Dr. Steven Hayward on Divide Between Activists and Educators in Universities | National Review

February 16, 2015  | 1 min read

February 23, 2015, ISSUE

Grievance School
Universities are divided between activists and educators

Steven F. Hayward

Of all the college towns fixed in the American mind as bastions of elite leftism, a Big Four stand out: Cambridge, Madison, Berkeley, and Boulder. It was no wonder, then, that the University of Colorado at Boulder received national attention, and raised many eyebrows, when it announced a couple of years back that it wanted to hire an identified conservative as a visiting faculty member — the beginning of a privately funded pilot program to bring conservative perspectives to its storied campus. I ended up being the guinea pig for this unorthodox experiment.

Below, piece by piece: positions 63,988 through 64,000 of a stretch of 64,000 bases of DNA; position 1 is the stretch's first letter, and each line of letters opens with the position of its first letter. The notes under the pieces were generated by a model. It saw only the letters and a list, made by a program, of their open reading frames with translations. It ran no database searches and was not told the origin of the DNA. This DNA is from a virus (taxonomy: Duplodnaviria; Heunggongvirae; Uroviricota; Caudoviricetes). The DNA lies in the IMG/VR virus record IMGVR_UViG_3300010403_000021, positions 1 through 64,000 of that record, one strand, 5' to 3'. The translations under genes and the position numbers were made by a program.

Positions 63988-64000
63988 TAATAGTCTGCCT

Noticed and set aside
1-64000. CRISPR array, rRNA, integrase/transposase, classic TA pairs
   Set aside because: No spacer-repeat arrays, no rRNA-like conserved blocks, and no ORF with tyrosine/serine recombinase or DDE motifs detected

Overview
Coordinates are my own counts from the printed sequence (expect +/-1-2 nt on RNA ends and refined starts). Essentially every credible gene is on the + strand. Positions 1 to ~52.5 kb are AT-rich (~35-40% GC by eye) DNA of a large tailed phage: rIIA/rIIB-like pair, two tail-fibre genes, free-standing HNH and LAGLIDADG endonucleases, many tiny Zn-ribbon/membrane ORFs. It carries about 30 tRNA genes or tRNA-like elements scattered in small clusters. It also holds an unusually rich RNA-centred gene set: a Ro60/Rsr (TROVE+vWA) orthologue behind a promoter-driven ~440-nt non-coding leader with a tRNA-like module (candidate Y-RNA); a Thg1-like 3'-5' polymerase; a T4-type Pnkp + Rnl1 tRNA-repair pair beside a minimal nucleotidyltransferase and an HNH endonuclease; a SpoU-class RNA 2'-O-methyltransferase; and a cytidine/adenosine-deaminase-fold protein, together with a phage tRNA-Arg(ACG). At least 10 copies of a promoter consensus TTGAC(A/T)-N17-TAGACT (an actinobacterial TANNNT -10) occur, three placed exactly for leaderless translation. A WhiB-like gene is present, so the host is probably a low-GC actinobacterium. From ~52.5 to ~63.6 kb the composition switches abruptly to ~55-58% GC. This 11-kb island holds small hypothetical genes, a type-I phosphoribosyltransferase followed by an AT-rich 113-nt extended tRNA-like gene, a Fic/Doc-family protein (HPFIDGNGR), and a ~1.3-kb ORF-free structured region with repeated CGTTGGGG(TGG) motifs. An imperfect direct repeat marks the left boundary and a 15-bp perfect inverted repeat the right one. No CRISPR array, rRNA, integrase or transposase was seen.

The University of Colorado at Boulder is probably no more liberal (and perhaps somewhat less so) than many of its peers, such as the University of Michigan, Ohio State, and UCLA. There are even a handful of excellent conservatives and libertarians scattered throughout its academic departments, though they still amount to well under 1 percent of the faculty. Colorado’s flagship university, like the University of California at Berkeley, suffers more from the reputation of its crunchy host town than from its own academic profile. Read more.